Allergies and autoimmunity are complex immune system aberrations. Both involve multiple immune cell populations coordinating across several organs of the body. The growing prevalence of these debilitating conditions across the population demands urgent solutions to improve quality of life. However, the requisite knowledge needed to develop and optimise treatments and preventative measures remain elusive. Ultraviolet light exposure treatments have shown promise in alleviating symptoms in both these diseases. Yet, the manner in which these treatments holistically impact the immune system and its myriad feedback and regulatory pathways are unknown, holding back wide-scale clinical deployment.
Whilst powerful high-throughput techniques proffer unprecedented characterisations of immune cells and their interactions, this data alone does not yield understanding and insight. Novel computational approaches, founded in machine learning, to integrate and extract patterns from high throughput data are needed. Embedding the resulting insights into integrative computational modelling provides a powerful platform in which to explore novel treatment strategies and optimise them for a specific patient. Computational models offer an unparalleled scope for nuanced experimental manipulation, and any aspect of the system can be quantified. This project will explore the dynamics of individual cell populations and how they interact with one another to map out their roles in these diseases. The resultant tools constitute an invaluable complement to conventional wet-lab work.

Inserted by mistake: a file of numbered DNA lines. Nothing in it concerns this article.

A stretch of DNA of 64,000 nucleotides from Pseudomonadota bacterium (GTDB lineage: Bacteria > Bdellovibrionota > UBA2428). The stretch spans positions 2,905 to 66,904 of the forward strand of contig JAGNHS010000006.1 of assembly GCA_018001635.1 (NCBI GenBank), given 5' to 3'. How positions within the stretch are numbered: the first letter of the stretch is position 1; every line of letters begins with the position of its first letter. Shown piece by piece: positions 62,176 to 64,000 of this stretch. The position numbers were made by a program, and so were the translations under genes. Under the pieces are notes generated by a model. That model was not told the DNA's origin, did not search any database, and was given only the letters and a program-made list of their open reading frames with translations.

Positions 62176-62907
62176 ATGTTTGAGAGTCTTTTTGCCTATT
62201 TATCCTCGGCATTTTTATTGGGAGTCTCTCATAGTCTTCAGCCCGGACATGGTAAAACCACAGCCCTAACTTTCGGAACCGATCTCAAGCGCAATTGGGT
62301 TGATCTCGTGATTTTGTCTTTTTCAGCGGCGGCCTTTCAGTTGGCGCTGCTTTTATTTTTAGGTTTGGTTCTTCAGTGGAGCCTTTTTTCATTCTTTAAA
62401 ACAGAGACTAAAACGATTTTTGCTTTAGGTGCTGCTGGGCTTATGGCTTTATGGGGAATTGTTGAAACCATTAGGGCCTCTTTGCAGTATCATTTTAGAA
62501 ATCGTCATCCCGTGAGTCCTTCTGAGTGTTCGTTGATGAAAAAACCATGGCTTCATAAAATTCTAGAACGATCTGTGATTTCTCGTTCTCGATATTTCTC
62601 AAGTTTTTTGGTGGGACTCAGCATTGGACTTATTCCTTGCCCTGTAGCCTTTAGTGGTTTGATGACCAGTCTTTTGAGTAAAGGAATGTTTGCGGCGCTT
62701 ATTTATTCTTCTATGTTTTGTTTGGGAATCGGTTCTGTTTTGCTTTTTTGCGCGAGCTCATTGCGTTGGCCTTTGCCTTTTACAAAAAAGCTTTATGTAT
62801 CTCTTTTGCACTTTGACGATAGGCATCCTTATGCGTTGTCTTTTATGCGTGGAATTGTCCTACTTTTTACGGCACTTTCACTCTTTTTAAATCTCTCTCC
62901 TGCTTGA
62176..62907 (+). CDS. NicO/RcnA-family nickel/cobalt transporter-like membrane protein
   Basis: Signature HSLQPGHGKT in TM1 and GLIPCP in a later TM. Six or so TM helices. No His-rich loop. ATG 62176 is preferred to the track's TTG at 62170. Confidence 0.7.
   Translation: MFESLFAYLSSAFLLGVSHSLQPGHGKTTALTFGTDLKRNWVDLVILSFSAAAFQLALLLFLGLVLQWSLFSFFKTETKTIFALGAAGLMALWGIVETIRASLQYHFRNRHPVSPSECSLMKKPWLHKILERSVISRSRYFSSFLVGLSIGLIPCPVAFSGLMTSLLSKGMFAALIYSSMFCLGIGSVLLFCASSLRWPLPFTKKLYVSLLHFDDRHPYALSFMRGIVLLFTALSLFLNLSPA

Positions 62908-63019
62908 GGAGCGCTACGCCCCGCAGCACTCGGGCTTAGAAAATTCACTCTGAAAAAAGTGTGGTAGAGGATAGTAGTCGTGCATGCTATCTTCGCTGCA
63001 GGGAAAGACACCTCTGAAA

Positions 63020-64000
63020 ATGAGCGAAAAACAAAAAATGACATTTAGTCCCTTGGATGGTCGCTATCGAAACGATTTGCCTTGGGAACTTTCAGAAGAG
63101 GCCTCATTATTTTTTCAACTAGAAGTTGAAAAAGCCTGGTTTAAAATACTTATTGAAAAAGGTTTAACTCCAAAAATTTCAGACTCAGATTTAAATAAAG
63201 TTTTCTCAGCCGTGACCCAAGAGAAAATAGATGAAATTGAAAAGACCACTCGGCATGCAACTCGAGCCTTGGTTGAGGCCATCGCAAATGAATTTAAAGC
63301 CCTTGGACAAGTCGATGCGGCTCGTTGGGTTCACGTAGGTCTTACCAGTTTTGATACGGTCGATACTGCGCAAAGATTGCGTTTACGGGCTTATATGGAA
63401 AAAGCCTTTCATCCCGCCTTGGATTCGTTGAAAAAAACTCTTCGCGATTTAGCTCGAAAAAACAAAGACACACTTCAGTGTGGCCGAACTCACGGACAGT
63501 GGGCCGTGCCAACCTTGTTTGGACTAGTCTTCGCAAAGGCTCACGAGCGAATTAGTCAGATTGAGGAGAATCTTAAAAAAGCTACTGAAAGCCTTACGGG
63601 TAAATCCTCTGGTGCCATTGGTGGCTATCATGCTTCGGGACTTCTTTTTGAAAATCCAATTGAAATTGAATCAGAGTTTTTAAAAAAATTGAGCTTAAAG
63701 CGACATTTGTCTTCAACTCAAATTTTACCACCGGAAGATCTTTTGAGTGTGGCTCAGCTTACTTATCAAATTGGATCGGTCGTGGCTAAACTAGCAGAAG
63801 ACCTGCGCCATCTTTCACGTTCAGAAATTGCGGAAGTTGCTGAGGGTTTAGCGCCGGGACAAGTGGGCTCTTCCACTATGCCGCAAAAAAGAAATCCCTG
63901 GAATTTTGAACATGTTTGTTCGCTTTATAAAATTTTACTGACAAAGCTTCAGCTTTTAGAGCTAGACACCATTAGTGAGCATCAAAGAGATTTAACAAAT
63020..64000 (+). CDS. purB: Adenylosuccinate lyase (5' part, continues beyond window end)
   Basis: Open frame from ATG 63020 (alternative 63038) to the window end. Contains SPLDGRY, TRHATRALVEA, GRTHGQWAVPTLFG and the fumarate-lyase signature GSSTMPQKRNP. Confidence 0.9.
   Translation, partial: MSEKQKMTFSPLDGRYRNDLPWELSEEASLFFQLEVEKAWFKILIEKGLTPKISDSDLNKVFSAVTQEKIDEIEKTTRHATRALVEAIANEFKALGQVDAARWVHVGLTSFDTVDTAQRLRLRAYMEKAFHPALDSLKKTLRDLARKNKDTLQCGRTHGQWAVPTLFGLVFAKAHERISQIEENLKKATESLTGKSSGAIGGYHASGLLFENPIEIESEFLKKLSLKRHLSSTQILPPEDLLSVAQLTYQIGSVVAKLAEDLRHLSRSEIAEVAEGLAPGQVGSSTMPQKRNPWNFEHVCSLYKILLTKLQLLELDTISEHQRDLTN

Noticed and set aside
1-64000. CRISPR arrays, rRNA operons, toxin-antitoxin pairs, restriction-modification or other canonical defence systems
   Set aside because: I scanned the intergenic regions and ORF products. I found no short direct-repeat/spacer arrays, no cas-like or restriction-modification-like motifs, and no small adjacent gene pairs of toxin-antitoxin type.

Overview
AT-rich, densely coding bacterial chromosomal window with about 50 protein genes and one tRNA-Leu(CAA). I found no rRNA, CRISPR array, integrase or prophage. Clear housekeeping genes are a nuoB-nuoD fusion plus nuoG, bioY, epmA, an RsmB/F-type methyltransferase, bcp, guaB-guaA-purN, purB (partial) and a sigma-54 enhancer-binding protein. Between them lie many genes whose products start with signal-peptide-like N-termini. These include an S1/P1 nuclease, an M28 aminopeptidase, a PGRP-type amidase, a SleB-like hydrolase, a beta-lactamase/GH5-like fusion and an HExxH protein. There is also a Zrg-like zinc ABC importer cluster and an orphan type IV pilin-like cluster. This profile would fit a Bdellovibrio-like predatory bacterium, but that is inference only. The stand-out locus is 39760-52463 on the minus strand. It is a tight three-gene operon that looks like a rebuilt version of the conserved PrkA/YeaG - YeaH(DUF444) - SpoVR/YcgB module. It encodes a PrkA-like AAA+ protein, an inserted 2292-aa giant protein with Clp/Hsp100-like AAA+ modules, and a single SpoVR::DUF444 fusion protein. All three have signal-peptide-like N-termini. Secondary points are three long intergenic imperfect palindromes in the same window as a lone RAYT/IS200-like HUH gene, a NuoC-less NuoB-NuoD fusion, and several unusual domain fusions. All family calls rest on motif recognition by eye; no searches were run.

This highly interdisciplinary project will closely align with clinicians and immunologists studying both multiple sclerosis and contact dermatitis. The candidate will be based at the University of Sydney's flagship interdisciplinary research centre, the Charles Perkins Centre, where they will be embedded with biologists and modellers alike. The project will develop the aforementioned computational capacity to investigate the onset, persistence and possible treatment strategies for these diseases. If successful, the work can be rolled out to studying other diseases. The work spans bioinformatics, machine learning and computational agent-based modelling, with potential to gain wet-lab or immunological experience if the candidate so desires.
The immune system, and its role in disease, epitomises complexity. Novel computational, mathematical and statistical techniques are needed to complement high-throughput technologies and generate integrative understanding. This project develops such methodologies to study the pathogenesis and possible treatment of Multiple Sclerosis and Contact Dermatitis. This is the forefront of interdisciplinary research. You will work closely with biologists, clinicians, mathematicians and computer scientists, all of whom are located in the same offices and interact on a daily basis.
Additional supervisors Scott Byrne, Felix Marsh-Wakefield
In addition to the academic requirements set out in the Science Postgraduate Handbook, you may be required to satisfy a number of inherent requirements to complete this degree. Example of inherent requirement may include:
The opportunity ID for this research opportunity is 2478